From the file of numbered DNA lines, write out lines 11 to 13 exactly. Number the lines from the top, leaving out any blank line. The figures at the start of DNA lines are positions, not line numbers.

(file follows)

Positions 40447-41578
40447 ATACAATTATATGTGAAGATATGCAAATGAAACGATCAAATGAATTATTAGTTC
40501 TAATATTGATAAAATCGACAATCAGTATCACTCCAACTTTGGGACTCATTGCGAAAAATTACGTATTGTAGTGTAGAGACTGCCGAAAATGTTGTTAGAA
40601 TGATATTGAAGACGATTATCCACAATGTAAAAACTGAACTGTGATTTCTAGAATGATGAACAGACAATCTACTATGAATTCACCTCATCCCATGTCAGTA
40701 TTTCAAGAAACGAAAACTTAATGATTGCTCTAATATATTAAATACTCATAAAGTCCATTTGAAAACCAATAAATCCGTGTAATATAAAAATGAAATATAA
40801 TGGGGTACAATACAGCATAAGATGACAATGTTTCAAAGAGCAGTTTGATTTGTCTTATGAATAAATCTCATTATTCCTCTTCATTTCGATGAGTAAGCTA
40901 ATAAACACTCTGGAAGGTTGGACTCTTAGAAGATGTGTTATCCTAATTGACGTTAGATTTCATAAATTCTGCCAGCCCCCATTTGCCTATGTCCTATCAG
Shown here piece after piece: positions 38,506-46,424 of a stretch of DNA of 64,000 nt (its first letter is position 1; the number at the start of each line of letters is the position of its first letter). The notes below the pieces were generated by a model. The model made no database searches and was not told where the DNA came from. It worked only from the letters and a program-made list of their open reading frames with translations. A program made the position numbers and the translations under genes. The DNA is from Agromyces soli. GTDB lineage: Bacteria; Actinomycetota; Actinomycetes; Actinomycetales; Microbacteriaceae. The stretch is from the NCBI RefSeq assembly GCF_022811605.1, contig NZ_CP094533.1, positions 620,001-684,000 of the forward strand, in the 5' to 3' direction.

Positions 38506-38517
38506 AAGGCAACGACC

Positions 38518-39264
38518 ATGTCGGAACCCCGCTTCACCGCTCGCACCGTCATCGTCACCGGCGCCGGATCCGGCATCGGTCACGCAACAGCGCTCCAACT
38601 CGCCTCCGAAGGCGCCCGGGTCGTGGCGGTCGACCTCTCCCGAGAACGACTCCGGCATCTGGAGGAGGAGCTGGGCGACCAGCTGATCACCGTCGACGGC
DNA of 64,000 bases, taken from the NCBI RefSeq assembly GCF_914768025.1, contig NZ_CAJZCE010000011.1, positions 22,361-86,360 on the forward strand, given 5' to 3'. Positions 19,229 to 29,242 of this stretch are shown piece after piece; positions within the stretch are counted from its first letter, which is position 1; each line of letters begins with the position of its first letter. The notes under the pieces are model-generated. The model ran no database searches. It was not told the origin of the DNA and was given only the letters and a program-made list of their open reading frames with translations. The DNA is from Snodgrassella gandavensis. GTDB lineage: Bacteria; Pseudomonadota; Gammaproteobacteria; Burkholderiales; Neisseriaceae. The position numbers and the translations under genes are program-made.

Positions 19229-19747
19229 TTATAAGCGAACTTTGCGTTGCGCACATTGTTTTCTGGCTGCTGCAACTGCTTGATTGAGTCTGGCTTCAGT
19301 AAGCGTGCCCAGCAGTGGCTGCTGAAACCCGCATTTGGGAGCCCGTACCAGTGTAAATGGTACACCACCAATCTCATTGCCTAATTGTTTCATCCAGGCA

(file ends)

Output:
Positions 38518-39264
38518 ATGTCGGAACCCCGCTTCACCGCTCGCACCGTCATCGTCACCGGCGCCGGATCCGGCATCGGTCACGCAACAGCGCTCCAACT
38601 CGCCTCCGAAGGCGCCCGGGTCGTGGCGGTCGACCTCTCCCGAGAACGACTCCGGCATCTGGAGGAGGAGCTGGGCGACCAGCTGATCACCGTCGACGGC